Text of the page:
Monday, October 19, 2009

The Guernsey Literary and Potato Peel Pie Society --- Mary Anne Shaffer

It's quite a while since I've done a book review but I could not resist writing about this one. It was the last book we read for the Short Book Club and while it has been around for a while all but one of us had missed it. Probably the name was a bit off-putting! But one member's recommendation was so enthusiastic that we chose it for our seventh anniversary meeting.

Yes, seven years ago in the Fall, we met for dinner at our convener's house for the first time and recently every single one of us were there for this meeting, although we had no idea until that night that it was our seven year anniversary.

The Guernsey Literary and Potato Peel Pie Society*
by Mary Ann Shaffer is an epistolary novel, one written in the form of letters. While not much in favour these days, it seems just the right format for this delightful novel, although it can be a bit confusing at times since there are many letter writers contributing to the whole.

Set in 1946, in the days just after the Second World War, the book commences as Juliet Ashton, a thirtyish author, writes to her publisher bemoaning her lack of ideas for a new book and also wanting to write about something completely different. She receives a letter from a farmer on Guernsey with a query and an exchange of letters begins. He tells her about the Guernsey Literary and Potato Peel Pie Society, a rudimentary sort of book club and describes how the whole thing began during the German occupation of that island. Other members of the society begin to correspond with her, narrating their wartime stories and the idea for a new book is born.

Through these letters the reader not only gets to know the various characters and "characters " they really are, but also the realities of the German occupation are revealed little by little. Of course Juliet must go to Guernsey to meet these people and thus we see them first hand in her letters to others. To my mind, their stories, along with her own, are carefully interwoven most successfully using this format and revealed little by little. While being quite informative the whole book has a very delightful, warm charming feeling, despite the often depressing reality of the years of the occupation and the post war situation. This book delivers a touch of romance, some sadness and some humour, along with a lot of information and a satisfying conclusion. What more can one ask of a novel read for entertainment?

I am sure that most everyone has already read this book, but if not I can highly recommend it and my copy has already been passed on.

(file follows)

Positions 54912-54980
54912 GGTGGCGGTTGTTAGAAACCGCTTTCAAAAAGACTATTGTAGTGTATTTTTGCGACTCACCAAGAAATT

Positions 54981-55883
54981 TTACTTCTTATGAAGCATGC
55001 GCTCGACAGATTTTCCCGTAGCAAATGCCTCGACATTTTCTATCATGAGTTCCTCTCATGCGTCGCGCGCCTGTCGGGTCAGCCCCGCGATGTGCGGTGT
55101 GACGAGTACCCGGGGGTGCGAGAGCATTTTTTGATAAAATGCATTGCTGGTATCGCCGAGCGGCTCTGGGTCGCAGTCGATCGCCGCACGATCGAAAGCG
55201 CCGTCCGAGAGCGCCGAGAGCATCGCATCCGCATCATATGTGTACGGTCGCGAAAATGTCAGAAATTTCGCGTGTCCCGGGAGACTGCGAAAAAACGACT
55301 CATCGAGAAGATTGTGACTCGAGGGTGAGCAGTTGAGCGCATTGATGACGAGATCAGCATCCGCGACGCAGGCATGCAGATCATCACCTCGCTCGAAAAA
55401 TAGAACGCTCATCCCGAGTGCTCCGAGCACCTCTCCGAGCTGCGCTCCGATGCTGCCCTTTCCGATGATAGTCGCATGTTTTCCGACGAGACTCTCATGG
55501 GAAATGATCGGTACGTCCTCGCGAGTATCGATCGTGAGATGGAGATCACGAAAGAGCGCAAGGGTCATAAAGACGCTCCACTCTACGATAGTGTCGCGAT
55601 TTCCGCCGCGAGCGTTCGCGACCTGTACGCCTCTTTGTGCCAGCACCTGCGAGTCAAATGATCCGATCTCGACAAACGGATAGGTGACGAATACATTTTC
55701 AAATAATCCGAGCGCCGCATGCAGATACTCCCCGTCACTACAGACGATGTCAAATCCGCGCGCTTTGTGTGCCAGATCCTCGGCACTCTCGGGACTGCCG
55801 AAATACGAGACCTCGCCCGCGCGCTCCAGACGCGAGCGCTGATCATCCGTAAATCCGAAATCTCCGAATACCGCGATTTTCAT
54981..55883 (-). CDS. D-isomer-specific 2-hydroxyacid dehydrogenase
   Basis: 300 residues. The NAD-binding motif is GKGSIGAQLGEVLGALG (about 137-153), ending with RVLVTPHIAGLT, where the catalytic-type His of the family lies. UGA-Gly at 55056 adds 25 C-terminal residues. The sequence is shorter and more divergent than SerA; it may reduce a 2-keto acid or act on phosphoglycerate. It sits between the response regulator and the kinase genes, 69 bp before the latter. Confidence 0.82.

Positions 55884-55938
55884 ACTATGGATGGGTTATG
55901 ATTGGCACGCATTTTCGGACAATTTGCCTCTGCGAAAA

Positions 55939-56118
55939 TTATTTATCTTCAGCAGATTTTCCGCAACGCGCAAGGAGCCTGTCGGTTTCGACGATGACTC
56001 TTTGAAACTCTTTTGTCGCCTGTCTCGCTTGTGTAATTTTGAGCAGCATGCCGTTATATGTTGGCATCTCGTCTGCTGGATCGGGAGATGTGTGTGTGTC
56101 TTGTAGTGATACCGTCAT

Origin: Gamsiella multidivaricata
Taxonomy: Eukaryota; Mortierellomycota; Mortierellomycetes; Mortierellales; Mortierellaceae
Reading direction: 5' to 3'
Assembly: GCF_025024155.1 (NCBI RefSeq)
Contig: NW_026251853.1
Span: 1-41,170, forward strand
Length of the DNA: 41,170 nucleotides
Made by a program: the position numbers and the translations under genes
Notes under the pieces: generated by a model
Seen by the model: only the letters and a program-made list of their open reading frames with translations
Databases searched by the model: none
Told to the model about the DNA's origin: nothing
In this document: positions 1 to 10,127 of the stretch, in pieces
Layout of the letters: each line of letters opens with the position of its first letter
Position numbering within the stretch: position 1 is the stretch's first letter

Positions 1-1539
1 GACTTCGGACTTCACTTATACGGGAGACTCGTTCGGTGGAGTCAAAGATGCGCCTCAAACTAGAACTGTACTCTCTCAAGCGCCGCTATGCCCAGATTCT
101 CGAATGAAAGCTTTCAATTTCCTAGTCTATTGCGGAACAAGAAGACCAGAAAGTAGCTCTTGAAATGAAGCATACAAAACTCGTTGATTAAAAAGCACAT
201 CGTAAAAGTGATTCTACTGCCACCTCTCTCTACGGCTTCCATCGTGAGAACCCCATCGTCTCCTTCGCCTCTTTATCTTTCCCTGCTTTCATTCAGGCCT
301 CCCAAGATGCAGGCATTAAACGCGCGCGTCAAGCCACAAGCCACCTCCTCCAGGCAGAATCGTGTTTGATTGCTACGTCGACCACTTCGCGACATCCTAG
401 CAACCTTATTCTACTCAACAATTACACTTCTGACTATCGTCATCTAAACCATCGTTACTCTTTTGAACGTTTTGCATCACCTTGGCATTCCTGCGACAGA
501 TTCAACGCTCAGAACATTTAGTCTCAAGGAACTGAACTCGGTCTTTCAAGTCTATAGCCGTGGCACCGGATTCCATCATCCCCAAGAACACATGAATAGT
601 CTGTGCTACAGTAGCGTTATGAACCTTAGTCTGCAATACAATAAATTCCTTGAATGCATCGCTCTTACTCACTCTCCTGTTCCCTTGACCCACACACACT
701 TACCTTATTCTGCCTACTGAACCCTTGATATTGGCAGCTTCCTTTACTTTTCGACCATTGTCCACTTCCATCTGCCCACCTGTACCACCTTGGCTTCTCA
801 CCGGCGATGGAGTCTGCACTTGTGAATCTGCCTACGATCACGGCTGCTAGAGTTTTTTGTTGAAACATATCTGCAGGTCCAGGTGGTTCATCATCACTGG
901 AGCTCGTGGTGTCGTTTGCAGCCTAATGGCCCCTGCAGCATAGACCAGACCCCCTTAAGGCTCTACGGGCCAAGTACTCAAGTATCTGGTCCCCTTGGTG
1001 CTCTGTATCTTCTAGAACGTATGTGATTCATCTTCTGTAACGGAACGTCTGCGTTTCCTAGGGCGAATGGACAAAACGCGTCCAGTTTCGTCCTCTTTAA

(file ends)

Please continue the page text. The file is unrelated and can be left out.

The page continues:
* Annie Barrows, Mary Ann Shaffer's niece completed the book after the author's death.

11 comments:

Moggs Tigerpaw said...

I think it is lovely that the niece got it to publication.

Otherwise it may never have been finished and you would have missed out on what it seems was a real pleasure and the author's efforts lost.

Liz said...

Yes, I loved it too and have given it as a present to several people. (And I rarely do that as individual tastes are so different.)

Smalltown RN said...

I have never read nor heard of this book...but after I read the stack that is on my side table I think I just might make a trip to the library....

lady macleod said...

I have not read this novel, glad to have a recommendation but the title certainly caught my eye! My father's name was Guernsey Island C*** V. I just missed out on the family name by being female. My Dad was 6'5" tall so I can assure you that everyone called him "G.I." and NO ONE called him Guernsey Island! I believe that our family some very, very long time ago had some association with that piece of real estate.

Ellee Seymour said...

It's been a long time since I've read a book, let alone written a book review. It's always on my New Year's list, but there is always something more important to do...

Sean Jeating said...

Ah, its title in English is much much better - i.e. making curious - than the one the German publisher chose: Deine Juliet (Yours Juliet).
Enjoyed this, jmb.

CherryPie said...

I have to shamefully admit I hadn't heard of the book. From your review it does sound like something I would enjoy though :-)

CherryPie said...

PS: the title would have put me off too!

jmb said...

It was fortunate Miss Moggs. I hope you get to enjoy it too.

I think most people would enjoy it Liz and I am sure your friends will too.

I am sure you would like it Mary Anne. I thought everyone had read it save me.

Lucky you Lady Mac. What a handle.

Well you are a busy lady Ellee, even writing your own book!

How unimaginative you Germans are Sean. But surely concise and it does convey something. However not all the letters were written by Juliet so it is misleading. :)

CherryPie I would have thought everyone in the UK would have read it. You will enjoy its quiet charm I'm sure.

Thanks for visiting and commenting everyone.

maryt/theteach said...

jmb, I'm sure you remember me, maryt/theteach, we used to correspond quite a bit with comments on postings. How we lost touch I don't know but I saw your name at Elaine Ling's blog and thought I'd drop by. Thank you for the review. I'll keep the book in mind definitely! :)

campaigns3 said...

Hi

We've created a Guernsey Literary and Potato Peel Society Google Map for your readers. Every comment from that includes a geographic location or mention of place is either pinned or marked. Hope this is of use to you readers.

http://maps.google.com/maps/ms?hl=en&ie=UTF8&msa=0&msid=100914396836643406446.0004770085524a485bbdb&z=12

If you have any feedback please submit a review and we will take on board your comments. All in its early stages at the moment